Hopefully, why you should never trust Facebook is obvious by now. Perhaps you feel like you still need it, though — or stubbornly refuse to believe it is really all that bad, whether because you think it is not much of a risk or just do not believe the evidence.
You may take all reasonable precautions, including using no personally identifiable or sensitive information in your account or profile data. Maybe you use a password and email address for the account that you use for nothing else, and refuse to communicate with anyone who actually knows any personally identifiable information or secrets about you on Facebook. Even so, there are risks.
Facebook clearly is not concerned with your privacy any more than the absolute minimum required to keep itself in business. There's no such thing as a trusted brand, but there is certainly such a thing as a brand that is thoroughly suspicious — and Facebook seems to fit the description when it comes to personal privacy. Any time Facebook appears to care about your privacy, keep in mind that it took Congressional posturing to keep the corporation in line even to that small degree.
It is clear that even when Facebook offers something that looks like some kind of privacy protection, the offer is not a promise, and relying on it is a recipe for disappointment. With that in mind, the problem of protecting even the most minimal sense of privacy while using Facebook seems insurmountable. Thanks to the efforts of a number of hackers and entrepreneurs who actually care about privacy — not only theirs, but that of others as well, even if only because it serves as a convenient business model — there are some options that can help at least a little.
In no particular order:
Untangle offers the SaveFace bookmarklet, a script that can be saved as a bookmark in your browser. When you click a bookmarklet, it does "something" — usually involving whatever page you happen to be visiting at that moment. In the case of SaveFace, you can visit your Facebook page then click on the bookmarklet to rest your privacy settings to Private. According to Untangle, it currently covers Contact Information; Search Settings; Friends, Tags, and Connections; and Personal Information and Posts.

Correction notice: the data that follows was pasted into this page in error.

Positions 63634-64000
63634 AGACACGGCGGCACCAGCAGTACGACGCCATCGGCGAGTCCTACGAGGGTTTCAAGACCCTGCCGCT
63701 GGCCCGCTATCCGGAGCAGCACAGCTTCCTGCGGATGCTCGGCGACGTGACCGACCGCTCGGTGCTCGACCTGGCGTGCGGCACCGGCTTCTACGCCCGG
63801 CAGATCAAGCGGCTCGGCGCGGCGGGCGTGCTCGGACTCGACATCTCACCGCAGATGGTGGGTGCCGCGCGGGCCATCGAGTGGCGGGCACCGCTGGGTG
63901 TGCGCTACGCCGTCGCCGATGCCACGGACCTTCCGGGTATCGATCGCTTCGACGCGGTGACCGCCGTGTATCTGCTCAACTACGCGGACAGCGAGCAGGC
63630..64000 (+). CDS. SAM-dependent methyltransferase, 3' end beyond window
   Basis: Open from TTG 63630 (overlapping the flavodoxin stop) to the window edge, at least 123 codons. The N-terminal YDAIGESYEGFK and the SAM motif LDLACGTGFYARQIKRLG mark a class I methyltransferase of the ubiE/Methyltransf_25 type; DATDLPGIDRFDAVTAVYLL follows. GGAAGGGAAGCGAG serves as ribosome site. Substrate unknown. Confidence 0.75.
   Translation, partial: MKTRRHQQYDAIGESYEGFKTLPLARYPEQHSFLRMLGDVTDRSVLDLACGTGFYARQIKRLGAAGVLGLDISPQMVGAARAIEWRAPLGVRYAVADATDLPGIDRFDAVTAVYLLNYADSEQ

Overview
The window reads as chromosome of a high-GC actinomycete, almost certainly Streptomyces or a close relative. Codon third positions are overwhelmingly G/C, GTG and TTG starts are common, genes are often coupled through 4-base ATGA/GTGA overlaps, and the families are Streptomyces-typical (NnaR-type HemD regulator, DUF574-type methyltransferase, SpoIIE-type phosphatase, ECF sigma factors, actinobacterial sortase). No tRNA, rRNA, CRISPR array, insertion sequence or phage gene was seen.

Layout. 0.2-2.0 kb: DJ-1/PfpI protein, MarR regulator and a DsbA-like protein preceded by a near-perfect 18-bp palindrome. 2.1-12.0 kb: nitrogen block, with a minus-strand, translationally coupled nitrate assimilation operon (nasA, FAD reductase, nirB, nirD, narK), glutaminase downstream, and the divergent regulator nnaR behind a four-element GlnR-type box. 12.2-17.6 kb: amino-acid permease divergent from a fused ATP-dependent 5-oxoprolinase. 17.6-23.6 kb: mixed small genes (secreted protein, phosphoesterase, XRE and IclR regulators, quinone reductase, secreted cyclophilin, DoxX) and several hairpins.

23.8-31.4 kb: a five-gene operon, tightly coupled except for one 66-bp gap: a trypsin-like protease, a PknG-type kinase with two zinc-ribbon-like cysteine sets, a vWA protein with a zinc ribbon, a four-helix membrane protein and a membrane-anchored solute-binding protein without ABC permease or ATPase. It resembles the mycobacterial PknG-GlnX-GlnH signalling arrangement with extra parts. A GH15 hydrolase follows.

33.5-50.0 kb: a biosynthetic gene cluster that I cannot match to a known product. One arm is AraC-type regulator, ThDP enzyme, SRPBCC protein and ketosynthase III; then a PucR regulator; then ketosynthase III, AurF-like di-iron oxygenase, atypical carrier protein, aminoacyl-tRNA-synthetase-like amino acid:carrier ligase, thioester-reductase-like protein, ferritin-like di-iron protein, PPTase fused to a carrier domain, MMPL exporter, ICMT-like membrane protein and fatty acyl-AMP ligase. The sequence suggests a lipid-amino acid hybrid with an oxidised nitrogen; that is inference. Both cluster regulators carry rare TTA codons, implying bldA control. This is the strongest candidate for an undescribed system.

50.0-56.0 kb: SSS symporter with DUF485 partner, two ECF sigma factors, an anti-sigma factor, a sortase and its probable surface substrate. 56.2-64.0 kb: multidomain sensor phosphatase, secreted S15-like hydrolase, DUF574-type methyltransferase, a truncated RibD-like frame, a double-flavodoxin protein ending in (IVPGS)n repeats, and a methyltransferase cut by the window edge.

A similar bookmarklet is offered by ReclaimPrivacy.org. Unlike SaveFace, the purpose of ReclaimPrivacy.org's tool is to scan your Facebook settings and detect certain types of privacy vulnerabilities in your account settings. In theory, at least, it should be more thorough than SaveFace — but less automated as a means of protecting yourself.
3. Connect In Private
At ConnectInPrivate there is an annoying tablike thing floating over the left-hand side of the page. Take a closer look: it reads "Secure Your Facebook Profile". If you click on that, it takes you to a Facebook application that offers a fairly comprehensive Facebook privacy feature set. Of course, what it provides is little more than a convenience layer over manually adjusting your own Facebook privacy settings, but it can be used for free and, if you like that kind of thing, you might find it valuable.
A final word
Connect In Private has one definite advantage over the other tools, though: it is more actively maintained. As of this writing, ReclaimPrivacy.org's script is not compatible with current Facebook privacy settings, and there is a note on the page to that effect. SaveFace is far from a complete solution, for that matter. None of them are perfect, and there is always a risk if you trust your private data to a site like Facebook. Each of them might help a little, though.
In the end, I for one find it difficult to trust the Facebook application offered by Connect In Private. Your mileage may vary.
Chad Perrin is an IT consultant, developer, and freelance professional writer. He holds both Microsoft and CompTIA certifications and is a graduate of two IT industry trade schools.